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Senate passes appropriations bill with $2 million for Scoggins Dam

Senate passes appropriations bill including $2 Million for Scoggins Dam

Thursday, May 12, 2016

Merkley and Wyden Announce Key Oregon Wins in Senate Passage of Energy and Water Appropriations Bill

Portland, OR – Oregon’s Senators Jeff Merkley and Ron Wyden announced that included in the Energy and Water Appropriations bill that passed the Senate today are key provisions that will help Oregon communities. These include funding for tribal housing along the Columbia River, small ports along the Oregon coast, renovation for Scoggins Dam, deployment of electric vehicles, language to help address the loss of habitat for the spotted frog in Central Oregon, and an amendment that restores funding for wind energy research and development.    

Key elements of the legislation that passed the Senate today that will impact Oregon include: 

Tribal Housing: Language urging the U.S. Army Corps of Engineers to use the funding provided in the bill to develop a plan for the construction of a new tribal village at The Dalles Dam. Senators Merkley and Murray, along with Congressman Earl Blumenauer and colleagues in both the Senate and House and the Columbia River Inter-Tribal Fish Commission, have been fighting to address the urgent need for adequate housing and infrastructure at tribal fishing access sites constructed by the Army Corps after the construction of The Dalles, Bonneville, and John Day dams.

Scoggins Dam: $2 million for Scoggins Dam upgrades. Scoggins Dam has been classified as one of the most seismically at-risk dams that the Bureau of Reclamation manages. This classification means that failure of the dam due to a large earthquake could result in significant damages or even loss of life to communities if the dam is not upgraded.  Included in the bill is $2 million for Scoggins Dam upgrades.

Port Funding: $48 million for small ports, $250 million for deep-draft harbors, $45 million for inland ports, and $23.5 million for navigation maintenance. These funds are used to help pay for dredging costs and to keep critical port infrastructure up to date. Merkley and Wyden have consistently fought in the Senate to strengthen Oregon’s small ports and make sure that small ports in America receive their fair share of funding. For small coastal communities in Oregon, access to funding for dredging is crucial to the economy. Last year there was $42.5 million in dedicated funding for small ports.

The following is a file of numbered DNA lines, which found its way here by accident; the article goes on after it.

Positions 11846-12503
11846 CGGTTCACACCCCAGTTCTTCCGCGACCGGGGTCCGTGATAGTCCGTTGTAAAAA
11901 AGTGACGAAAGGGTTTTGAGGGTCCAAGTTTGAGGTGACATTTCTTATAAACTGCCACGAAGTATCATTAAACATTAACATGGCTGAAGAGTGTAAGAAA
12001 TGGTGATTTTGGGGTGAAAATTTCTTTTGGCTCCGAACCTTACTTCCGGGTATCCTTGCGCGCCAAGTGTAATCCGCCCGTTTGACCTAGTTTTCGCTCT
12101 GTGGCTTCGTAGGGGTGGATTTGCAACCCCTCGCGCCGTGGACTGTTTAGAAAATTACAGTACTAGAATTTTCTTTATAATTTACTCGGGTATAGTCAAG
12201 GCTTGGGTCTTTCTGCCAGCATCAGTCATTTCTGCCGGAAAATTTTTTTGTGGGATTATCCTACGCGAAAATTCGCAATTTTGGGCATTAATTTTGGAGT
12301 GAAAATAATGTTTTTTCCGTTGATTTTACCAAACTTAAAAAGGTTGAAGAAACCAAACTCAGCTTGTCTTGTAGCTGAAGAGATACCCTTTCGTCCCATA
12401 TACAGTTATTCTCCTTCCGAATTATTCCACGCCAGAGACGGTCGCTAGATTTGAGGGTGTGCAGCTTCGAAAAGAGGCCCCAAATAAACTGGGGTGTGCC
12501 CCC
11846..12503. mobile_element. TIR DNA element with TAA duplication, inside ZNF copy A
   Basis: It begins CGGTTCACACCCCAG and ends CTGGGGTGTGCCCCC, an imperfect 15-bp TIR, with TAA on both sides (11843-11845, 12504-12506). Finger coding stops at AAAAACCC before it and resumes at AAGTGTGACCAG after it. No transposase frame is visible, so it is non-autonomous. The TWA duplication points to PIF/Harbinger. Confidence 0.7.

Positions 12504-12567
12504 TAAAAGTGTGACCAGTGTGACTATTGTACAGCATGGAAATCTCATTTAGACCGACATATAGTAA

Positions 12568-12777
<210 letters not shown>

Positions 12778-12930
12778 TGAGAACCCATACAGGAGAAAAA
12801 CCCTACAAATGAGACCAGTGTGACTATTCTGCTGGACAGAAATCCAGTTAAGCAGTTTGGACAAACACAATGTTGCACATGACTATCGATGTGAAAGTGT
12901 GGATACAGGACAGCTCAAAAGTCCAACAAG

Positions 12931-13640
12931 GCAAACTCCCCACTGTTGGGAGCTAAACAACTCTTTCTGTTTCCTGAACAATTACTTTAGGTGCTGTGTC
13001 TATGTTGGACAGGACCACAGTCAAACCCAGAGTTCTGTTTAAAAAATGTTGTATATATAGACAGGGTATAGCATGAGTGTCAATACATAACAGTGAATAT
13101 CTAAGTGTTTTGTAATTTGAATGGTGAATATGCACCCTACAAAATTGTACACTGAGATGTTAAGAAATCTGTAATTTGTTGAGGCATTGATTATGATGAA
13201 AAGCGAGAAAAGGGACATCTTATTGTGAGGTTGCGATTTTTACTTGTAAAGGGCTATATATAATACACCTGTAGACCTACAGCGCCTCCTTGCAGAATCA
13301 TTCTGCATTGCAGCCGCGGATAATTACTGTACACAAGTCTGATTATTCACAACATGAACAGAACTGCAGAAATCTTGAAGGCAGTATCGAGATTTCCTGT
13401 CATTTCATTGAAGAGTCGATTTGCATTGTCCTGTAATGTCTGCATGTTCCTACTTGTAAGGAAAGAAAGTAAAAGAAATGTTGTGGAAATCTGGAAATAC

Spotted Frog Habitat Restoration: A provision that urges the Bureau of Reclamation to provide additional funds for the WaterSmart program to fund projects that will help irrigation districts comply with the Endangered Species Act and that support collaborative approaches and reduce conflict, including litigation. The WaterSmart program could support the collaborative process that is underway within Central Oregon to conserve water, improve the habitat of the spotted frog and keep Central Oregon family farms in business.

Wind Energy Research and Development: The bipartisan Merkley-Grassley amendment that amendment restores funding for wind energy research to $95.4 million, the same level as in FY16. The initial draft of the FY17 Energy and Water Appropriations bill had contained a $15.4 million cut to the program, to just $80 million. The Department of Energy’s Wind Energy Program provides a critical platform to maintain the pace of innovation in wind energy that has allowed the cost of wind energy to drop dramatically, and allowed for the rapid growth in renewable energy across the country. States like Oregon and Iowa have recently seen a sharp increase in the share of wind generation, with Oregon currently generating 11.3% of the state’s total energy from wind power.

Electric vehicle deployment: $10 million of grant funding for communities to use towards deploying more electric vehicles.  Grants would be available for communities like Portland that have invested in charging infrastructure and to help execute plans for putting more electric vehicles on the road.

The bill was passed on the Senate floor today. The next step would be for the bill to be merged with a counterpart bill from the U.S. House of Representatives in order to be passed by both houses and signed into law.